Twelve years later, a few days after having her ‘religious’ routine check-up, she received a phone call, while sitting in a hairdressing salon, with the news that she once again had cancer in the same breast, but this time it was lobular breast cancer. She couldn’t believe that she had to go through this ordeal for a second time.

She underwent surgery to remove the cancer and had lap flat reconstruction, then went for radiation.

This time Elna had a different approach, she didn’t ask questions nor made any attempt to understand her new breast cancer. “By this time, there were new words and new drugs…I didn’t want to know anything about breast cancer. Whatever my doctors told me to do, I just did,” Elna said.

The biggest lesson Elna learned, the second time around, was to accept support when it was offered. “I am used to helping people, not people helping me and I didn’t want to inconvenience people by coming with me to radiation – the drive there was longer then the actual radiation. But people won’t offer, if they don’t mean it…and it that lonely time, when you just sit there, you rekindle friendships.”

It fascinated Elna that there was a fertility clinic just above the radiation centre, “We were all nearing death and dying on the ground floor but yet upstairs they were making life,” she said.

Elna planned to take part in this year’s Everest Base Camp 2016: One Step at a Time summit but unfortunately had to pull out a few months before due to a kidney stone. However, during training she became extremely close with Nqobile Mazibuko. She found this friendship cathartic as she saw Nqobile celebrating breast cancer whereas she never knew if she should mention it or how to talk about when she is invited to give a talk. Nqobile gave her a different perspective on being a breast cancer survivor.

Elna does fear getting cancer again but explained that at the end of the day, she is alive and gets to spend time and travel with friends. This December, they will explore Singapore. To her quality of life is having a small group of close friends, spending time with her mom and son, whom she loves dearly, and her earth children, which includes a 10-year-old boy, Mandla. “He is like my grandson and I see life through his eyes,” and that life is magnificent! Elna added that Garth is her reason for wanting to grow old, so she can see her real grandchildren.

What is the likelihood of women developing two different breast cancers?

Prof Benn (specialist breast surgeon): Very uncommon, about a 1-2% chance per annum (not accumulative) of developing a new primary.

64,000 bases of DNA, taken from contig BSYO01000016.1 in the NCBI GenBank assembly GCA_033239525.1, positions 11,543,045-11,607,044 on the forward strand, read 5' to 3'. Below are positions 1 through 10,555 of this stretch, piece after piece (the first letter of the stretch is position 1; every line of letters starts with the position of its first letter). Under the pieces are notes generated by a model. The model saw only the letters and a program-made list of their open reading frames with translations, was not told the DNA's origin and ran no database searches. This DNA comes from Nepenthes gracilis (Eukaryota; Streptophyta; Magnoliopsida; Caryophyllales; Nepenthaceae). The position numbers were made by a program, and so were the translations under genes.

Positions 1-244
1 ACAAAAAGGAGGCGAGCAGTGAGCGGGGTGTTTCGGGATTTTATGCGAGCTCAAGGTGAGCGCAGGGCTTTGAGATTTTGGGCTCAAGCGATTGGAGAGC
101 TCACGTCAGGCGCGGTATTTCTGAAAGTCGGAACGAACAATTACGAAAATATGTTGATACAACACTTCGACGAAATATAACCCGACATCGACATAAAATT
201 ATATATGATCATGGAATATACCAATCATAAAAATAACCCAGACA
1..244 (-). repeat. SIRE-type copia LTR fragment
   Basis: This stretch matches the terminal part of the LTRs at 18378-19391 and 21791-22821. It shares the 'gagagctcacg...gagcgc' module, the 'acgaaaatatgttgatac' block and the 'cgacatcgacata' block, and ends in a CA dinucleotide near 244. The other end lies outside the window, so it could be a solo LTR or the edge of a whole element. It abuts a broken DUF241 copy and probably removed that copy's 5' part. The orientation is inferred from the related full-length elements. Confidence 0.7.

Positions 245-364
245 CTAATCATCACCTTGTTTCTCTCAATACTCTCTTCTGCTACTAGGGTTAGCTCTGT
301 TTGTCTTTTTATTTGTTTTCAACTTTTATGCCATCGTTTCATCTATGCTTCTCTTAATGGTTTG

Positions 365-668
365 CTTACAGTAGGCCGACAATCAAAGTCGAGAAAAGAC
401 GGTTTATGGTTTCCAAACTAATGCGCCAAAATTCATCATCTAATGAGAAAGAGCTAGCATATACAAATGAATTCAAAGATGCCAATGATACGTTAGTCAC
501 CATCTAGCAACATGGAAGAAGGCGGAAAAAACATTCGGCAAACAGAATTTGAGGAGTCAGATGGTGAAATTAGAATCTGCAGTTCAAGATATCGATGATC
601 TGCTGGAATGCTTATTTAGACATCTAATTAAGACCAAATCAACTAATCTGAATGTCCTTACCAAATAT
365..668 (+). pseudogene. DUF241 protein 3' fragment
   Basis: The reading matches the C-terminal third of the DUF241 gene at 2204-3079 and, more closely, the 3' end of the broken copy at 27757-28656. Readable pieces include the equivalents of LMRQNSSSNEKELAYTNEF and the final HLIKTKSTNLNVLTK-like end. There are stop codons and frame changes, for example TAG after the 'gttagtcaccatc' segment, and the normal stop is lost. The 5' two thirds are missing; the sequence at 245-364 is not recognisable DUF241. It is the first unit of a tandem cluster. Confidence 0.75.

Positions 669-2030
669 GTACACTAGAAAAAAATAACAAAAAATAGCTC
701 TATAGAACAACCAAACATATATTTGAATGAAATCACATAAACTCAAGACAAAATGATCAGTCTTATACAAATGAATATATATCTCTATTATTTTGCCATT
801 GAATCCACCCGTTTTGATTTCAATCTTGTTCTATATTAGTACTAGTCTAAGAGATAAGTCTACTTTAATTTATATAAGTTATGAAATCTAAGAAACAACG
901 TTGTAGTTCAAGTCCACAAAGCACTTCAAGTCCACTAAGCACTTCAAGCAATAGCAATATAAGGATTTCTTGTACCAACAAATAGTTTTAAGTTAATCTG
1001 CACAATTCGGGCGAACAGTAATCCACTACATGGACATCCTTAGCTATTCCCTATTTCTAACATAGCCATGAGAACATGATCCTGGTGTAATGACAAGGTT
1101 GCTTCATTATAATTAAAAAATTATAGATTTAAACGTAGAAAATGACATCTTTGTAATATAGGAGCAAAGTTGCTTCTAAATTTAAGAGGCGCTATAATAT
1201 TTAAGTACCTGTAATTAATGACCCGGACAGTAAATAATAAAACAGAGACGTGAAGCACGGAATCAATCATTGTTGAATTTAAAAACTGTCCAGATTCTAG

Dr Moodley (oncologist): It does occur in patients, al be it not commonly. The prognosis from breast cancer is always governed by the index case i.e. the breast cancer you have and not by another new primary breast cancer lesion. These Super Survivors all presented with a breast cancer initially, and the therapy for the initial cancer has been very successful hence they’re still clear with no evidence of recurrence of this first cancer. However, what they have now is another new breast cancer arising from another part of the breast. Remember that no matter what operation is done the breast tissue can never be completely irradiated and hence the chance that this type of problem can always occur.

Dr Edge (specialist surgeon): This is a question I am often asked. Sometimes, the original breast cancer can recur. Other times, a second primary may form. The second cancer can occur in the same breast or in the opposite breast.  Unfortunately, we don’t have figures for SA. However, some of the best follow-up data comes from the USA; they calculate the risk of a second breast cancer as being 6% in 10 years. That means for every 100 women who have a breast cancer, six of them will represent with another breast cancer in the next 10 years. It is more likely to occur in women who have a strong family history of breast cancer or in women who are very young at the time of diagnosis of their first breast cancer.

Dr Edge explains how to reduce the risk?

1. By doing a bilateral mastectomy at the time of diagnosis. This approach has become popular as reconstructive options have improved but it is still a radical approach and certainly should not be offered to everyone.

2. By taking endocrine therapy (tamoxifen or an aromatase inhibitor (AI). Many years ago, women who were at a high risk of developing breast cancer were given tamoxifen and it was found that the rate of developing a new cancer reduced by 50%.

Having seen a number of women who are unfortunate enough to develop a second cancer, I have come to realise that it is not the same the second time round. It is certainly not easier. I wish Elna, Astrid and Lillian all the best.

Written by Laurelle Williams